This is a novel idea: a summer camp for kids that explores the question, “Who Am I?”
Science advocates hope the answer will lead children to discover a passion for genealogy and genetics. They are particularly interested in reaching black and Latino children, who rarely end up pursuing careers in STEM—science, technology, engineering, and math.
Harvard University professor Henry Louis Gates Jr. is developing the two-week genealogy and genetics summer-camp curriculum, which will launch this summer at Penn State University and the University of South Carolina. It will target children of color and is funded by a $355,000 grant from the Robert Wood Johnson Foundation.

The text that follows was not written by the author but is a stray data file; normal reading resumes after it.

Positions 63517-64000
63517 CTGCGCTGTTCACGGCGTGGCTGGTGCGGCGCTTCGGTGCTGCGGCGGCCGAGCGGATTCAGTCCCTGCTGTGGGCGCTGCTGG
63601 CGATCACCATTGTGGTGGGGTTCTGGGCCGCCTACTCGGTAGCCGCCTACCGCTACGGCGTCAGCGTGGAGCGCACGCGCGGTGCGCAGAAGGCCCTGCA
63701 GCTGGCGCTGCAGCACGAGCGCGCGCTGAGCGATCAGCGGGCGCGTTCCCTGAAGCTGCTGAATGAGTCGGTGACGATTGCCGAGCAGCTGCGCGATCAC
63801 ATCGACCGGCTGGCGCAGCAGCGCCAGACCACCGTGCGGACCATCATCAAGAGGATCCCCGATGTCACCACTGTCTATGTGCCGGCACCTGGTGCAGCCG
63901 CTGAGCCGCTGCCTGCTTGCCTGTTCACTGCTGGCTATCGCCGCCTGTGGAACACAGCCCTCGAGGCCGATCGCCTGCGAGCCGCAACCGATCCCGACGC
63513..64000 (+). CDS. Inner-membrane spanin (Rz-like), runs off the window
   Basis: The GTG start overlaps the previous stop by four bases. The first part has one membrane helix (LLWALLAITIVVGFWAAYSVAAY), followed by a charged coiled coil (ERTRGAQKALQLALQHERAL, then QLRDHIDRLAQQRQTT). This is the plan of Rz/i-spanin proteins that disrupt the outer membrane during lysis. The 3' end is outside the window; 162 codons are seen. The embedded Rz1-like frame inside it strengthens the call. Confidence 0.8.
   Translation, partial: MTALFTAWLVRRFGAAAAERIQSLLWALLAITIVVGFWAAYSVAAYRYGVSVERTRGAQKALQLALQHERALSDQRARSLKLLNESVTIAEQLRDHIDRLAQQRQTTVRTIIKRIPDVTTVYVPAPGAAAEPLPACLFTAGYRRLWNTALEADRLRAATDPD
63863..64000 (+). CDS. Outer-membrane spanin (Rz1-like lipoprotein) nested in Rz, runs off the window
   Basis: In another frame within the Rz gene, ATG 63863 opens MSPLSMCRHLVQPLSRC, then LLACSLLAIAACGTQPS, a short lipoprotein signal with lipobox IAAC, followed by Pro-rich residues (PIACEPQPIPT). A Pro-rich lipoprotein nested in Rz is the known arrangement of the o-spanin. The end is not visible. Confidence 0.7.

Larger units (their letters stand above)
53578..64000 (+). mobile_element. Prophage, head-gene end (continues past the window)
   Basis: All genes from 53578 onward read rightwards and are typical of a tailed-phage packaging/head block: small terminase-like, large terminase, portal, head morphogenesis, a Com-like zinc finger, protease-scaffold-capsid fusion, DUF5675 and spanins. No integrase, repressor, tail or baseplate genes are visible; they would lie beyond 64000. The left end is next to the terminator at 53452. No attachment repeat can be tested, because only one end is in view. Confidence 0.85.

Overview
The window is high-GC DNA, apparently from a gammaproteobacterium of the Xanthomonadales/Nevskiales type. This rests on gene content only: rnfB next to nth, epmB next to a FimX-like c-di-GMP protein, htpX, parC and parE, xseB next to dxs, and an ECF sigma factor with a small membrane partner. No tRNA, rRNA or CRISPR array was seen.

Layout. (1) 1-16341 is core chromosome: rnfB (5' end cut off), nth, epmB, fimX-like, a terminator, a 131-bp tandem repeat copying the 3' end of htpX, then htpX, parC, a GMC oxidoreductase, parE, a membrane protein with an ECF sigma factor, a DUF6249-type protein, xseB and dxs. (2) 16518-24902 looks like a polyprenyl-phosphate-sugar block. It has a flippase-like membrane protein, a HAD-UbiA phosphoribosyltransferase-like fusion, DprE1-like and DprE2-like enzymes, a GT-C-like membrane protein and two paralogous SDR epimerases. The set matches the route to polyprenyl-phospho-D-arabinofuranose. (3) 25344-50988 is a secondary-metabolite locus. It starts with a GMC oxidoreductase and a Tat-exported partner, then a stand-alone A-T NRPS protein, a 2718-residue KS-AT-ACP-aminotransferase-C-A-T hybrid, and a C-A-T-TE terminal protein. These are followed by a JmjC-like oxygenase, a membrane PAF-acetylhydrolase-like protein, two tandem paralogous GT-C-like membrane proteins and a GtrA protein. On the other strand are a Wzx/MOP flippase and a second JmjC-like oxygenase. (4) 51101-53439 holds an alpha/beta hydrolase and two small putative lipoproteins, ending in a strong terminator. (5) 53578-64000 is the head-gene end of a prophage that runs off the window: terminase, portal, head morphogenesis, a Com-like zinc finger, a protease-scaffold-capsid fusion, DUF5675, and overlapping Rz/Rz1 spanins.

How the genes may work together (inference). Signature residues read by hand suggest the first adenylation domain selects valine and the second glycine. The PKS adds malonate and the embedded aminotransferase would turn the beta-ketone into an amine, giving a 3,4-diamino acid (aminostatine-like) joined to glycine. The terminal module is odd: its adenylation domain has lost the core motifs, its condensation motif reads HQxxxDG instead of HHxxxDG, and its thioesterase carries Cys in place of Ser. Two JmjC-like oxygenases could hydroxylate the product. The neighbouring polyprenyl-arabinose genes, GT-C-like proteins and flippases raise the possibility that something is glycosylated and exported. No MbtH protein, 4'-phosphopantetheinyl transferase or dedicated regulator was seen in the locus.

As part of the curriculum, middle-school students will trace their roots, learning about their personal ancestry and DNA makeup. They will take a genetic ancestry test and study recent human evolution and adaptations.
“Participants will study themselves and explore, as scientists, the many facets of the question, ‘Who am I?’” according to the foundation.
It’s a bold new idea by Gates, who hosts a genealogy show on PBS called Finding Your Roots.
The recent popularity of studying genealogy and finding ancestors could be a way to get children hooked, potentially inspiring future professors, scientists, and mathematicians, Gates told the Associated Press.